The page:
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NASA astronaut harvests first ever radish crop grown on the ISS

This opens up new frontiers in space salads.

NASA astronaut Kate Rubins harvested radishes to send back to Earth.

NASA astronaut Kate Rubins has joined a proud lineage of space gardeners. She harvested the first ever radish crop grown on the International Space Station on Nov. 30, and NASA described it as a "historic harvest."

Astronauts have previously grown a variety of veggies, including lettuce, cabbage, mustard and kale. While some of these ended up on the menu, many were sent back to Earth for analysis. That's what's happening with the 20 radishes collected by Rubins.

The plants are part of an experiment called Plant Habitat-02 (PH-02). "Growing a range of crops helps us determine which plants thrive in microgravity and offer the best variety and nutritional balance for astronauts on long-duration missions," plant habitat program manager Nicole Dufour said in a NASA statement on Wednesday.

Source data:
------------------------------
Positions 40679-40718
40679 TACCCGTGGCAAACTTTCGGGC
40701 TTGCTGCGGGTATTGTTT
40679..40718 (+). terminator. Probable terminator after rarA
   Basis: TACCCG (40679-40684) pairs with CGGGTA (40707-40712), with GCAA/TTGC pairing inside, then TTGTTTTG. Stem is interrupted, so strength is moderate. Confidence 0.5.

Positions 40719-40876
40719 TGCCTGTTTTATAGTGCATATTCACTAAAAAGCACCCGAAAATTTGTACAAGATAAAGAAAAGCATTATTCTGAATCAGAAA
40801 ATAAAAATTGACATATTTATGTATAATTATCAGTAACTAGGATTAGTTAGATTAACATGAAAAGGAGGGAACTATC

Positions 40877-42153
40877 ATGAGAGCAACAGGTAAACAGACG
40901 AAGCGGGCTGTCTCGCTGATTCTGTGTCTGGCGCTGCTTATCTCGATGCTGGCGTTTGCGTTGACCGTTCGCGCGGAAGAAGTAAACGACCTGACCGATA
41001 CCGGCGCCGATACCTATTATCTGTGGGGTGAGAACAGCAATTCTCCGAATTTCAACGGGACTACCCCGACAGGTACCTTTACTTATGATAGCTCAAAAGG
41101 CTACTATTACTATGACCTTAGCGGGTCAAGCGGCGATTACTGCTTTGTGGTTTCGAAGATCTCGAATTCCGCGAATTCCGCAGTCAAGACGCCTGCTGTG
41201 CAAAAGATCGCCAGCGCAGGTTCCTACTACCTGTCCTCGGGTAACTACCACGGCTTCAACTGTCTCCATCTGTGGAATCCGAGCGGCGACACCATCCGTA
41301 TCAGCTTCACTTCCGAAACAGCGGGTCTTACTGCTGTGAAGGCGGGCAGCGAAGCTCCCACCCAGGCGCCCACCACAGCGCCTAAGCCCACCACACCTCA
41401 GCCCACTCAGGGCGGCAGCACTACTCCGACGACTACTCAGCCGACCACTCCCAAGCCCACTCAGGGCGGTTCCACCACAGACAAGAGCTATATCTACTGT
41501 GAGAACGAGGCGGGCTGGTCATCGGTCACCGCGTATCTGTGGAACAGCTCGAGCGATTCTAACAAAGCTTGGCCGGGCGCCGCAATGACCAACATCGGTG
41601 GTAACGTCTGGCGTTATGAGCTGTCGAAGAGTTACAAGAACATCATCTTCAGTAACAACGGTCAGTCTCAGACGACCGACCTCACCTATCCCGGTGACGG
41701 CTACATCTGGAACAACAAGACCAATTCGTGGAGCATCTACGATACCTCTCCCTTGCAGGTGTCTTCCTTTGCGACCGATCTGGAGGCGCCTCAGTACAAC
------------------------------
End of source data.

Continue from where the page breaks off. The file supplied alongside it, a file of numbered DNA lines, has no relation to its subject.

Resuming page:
It took 27 days for the plants to reach maturity. NASA compiled their growth into a short time-lapse video.

The foil-wrapped space radishes are now sitting in cold storage awaiting a trip to Earth next year. The Advanced Plant Habitat team down on Earth has been growing a control crop for comparison. Next up is another ISS crop starting from seed. 

The plant experiments are aimed at one day providing fresh eats for astronauts headed to the moon and Mars. No one wants to live off freeze-dried food for months or years at a time, so researchers are looking into everything from cultivated meat to Vegemite-like microbial goo made from human waste. 

A fresh space salad with sliced radishes would be a delicacy on Mars.